It’s annoying, and Apple hasn’t done much to make it less annoying. It doesn’t even prompt you to customize it when you first set up your laptop.

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Beyond giving users readier control of the Touch Bar, Apple could also encourage developers to take advantage of the strip better. Compare my Chrome Touch Bar to my Safari one.

The Touch Bar in Chrome.
Screenshot: Apple

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The Touch Bar on Safari.
Screenshot: Apple

The Chrome Touch Bar wastes a considerable amount of space replicating onscreen browser functions, like the back, forward, and refresh buttons—not to mention the address bar. It’s also got buttons for creating a new tab and favoriting the current URL you’re on. These last two functions are accomplished easily with widely-used keyboard shortcuts, so dedicated buttons seem redundant. The Safari Touch Bar could be better, but at least easy access Bookmarks are useful.

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Other apps don’t fare much better. Occasionally you see a good use, like QuickTime’s ability to scrub through a video file to find the exact frame you need. But the useful Touch Bars are just reminders of how pointless others are, like the blank Touch Bar you find in Sonos, Slack, and even Apple’s Voice Memo app.

QuickTime makes EXCELLENT use of the Touch Bar.
Screenshot: Apple

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This is a pretty damn useless bar found when you open Apple’s Voice Memo app.
Screenshot: Apple

Even the really good implementations of the Touch Bar, such as the ones used by Photoshop, Ulysses, and AirMail, aren’t sufficiently customizable. You get the options suggested by the app maker, and that’s it.

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While I won’t fault an indie app maker, or even Google, for failing to do better with the Touch Bar, I can lay blame at Apple’s feet. The company introduced a cool new feature and then has just let it sit there. It has provided no incentives nor has it led by example with the Touch Bar. Beyond some useful implementations in Apple-built apps right at launch, Apple has done nothing with the Touch Bar.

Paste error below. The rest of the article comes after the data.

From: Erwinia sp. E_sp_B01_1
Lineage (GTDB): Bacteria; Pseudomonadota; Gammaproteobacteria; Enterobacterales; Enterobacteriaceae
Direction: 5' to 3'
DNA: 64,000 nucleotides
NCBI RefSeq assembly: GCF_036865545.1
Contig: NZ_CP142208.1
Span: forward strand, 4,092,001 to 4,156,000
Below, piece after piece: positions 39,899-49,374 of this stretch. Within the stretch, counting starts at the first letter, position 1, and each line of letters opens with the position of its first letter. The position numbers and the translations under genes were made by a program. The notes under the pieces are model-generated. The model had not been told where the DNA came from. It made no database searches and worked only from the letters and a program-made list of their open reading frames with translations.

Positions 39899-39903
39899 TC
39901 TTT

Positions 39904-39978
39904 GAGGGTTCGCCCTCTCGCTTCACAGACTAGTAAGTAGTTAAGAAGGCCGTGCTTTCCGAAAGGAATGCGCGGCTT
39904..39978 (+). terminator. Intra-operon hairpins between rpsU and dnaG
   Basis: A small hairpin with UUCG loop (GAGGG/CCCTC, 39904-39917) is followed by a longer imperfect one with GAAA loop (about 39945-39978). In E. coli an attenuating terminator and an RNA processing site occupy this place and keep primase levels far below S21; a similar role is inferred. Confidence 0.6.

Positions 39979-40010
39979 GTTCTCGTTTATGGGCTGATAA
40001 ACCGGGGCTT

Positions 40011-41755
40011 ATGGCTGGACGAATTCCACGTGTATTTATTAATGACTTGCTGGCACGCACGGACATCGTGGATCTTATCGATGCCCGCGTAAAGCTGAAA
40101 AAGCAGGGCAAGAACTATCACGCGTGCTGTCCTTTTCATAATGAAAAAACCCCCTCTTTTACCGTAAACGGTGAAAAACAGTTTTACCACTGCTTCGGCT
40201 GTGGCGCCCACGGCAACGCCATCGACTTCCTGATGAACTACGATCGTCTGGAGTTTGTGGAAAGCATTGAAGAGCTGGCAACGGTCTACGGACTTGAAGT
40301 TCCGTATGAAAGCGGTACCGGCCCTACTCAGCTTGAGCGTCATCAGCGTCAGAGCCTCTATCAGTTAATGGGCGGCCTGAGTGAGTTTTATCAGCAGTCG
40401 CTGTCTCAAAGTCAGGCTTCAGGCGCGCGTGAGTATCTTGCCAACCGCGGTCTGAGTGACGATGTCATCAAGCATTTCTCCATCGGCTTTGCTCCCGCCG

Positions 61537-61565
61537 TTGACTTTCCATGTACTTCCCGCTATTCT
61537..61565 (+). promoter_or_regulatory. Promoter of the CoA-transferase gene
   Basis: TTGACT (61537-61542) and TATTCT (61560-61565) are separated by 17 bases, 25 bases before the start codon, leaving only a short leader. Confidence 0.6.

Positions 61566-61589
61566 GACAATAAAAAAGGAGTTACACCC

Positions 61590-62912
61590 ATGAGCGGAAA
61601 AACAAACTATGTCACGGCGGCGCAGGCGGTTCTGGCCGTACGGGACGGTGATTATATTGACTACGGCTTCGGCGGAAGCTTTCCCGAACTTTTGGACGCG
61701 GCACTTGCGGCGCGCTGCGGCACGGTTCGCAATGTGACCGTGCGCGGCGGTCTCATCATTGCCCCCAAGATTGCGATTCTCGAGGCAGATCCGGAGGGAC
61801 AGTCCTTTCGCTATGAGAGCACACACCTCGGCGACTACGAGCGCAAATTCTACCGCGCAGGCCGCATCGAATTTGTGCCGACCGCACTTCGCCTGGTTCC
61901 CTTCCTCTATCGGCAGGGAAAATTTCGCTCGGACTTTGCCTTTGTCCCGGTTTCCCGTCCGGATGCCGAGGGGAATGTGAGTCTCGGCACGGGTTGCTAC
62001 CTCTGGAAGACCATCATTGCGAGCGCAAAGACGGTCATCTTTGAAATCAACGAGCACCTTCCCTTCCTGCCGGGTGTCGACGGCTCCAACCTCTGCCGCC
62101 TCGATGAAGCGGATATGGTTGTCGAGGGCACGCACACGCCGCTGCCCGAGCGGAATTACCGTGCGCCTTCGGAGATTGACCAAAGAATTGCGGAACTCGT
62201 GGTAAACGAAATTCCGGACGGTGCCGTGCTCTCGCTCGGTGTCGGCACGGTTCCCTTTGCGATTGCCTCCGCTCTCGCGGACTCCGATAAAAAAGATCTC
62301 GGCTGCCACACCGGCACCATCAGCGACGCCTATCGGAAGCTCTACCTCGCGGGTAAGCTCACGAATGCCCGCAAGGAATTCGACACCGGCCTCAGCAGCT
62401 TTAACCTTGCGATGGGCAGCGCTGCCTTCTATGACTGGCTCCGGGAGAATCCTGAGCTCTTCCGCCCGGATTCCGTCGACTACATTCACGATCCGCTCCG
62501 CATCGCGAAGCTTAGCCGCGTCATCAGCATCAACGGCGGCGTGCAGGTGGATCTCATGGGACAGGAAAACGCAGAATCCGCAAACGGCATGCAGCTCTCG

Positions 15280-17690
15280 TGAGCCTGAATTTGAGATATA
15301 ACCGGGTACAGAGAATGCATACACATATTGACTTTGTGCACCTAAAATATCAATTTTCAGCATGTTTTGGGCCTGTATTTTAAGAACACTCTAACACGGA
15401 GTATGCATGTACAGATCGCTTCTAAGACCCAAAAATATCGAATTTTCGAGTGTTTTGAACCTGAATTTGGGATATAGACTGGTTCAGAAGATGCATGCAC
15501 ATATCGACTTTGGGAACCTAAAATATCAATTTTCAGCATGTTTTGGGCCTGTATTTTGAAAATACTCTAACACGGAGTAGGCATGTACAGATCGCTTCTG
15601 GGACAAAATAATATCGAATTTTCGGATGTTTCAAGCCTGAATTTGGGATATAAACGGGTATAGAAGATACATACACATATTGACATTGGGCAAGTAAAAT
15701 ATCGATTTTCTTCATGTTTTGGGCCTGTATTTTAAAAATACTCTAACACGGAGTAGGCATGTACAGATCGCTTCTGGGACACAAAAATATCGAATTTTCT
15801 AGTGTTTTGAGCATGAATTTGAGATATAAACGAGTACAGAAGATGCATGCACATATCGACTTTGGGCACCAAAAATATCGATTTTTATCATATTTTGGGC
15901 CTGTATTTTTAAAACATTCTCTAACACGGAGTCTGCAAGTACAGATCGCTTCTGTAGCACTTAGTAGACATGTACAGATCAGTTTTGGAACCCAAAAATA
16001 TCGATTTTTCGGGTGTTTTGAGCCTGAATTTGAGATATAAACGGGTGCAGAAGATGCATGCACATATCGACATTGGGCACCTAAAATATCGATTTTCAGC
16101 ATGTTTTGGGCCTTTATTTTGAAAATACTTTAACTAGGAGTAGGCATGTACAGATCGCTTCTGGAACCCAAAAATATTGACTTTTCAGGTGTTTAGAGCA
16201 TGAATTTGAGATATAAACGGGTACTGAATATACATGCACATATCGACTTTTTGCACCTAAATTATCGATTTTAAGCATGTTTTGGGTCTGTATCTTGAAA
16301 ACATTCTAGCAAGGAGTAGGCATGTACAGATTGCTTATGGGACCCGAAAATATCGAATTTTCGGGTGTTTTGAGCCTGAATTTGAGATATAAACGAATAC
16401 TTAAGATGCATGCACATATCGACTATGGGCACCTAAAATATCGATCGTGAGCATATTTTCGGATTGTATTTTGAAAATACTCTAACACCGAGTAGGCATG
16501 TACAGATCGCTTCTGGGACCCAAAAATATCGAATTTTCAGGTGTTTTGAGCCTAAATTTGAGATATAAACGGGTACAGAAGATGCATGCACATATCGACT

So yeah, of course, it makes sense my coworkers hate it. Mercifully, you don’t have to be like Apple or all my co-workers. There’s handy software that lets you better take advantage of the Touch Bar right now.

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BetterTouchTool (free to try, $7.50 for a standard license, and $21 for a lifetime license) is a ridiculously powerful app that lets you customize the Touch Bar, as well as other touch inputs for the Mac (like the Magic Mouse, trackpad, and Apple Remote. You can program scripts and customize button appearances relatively easily.

If you don’t need to customize everything about the Touch Bar, you can try TouchSwitcher ($5). It turns the Touch Bar into an easy to program application launcher. Just swipe, and you can launch any of your regularly used apps with a tap. Another swipe and you can close one.

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They’re both solid alternatives and give a peek at what would be possible if Apple bothered to care.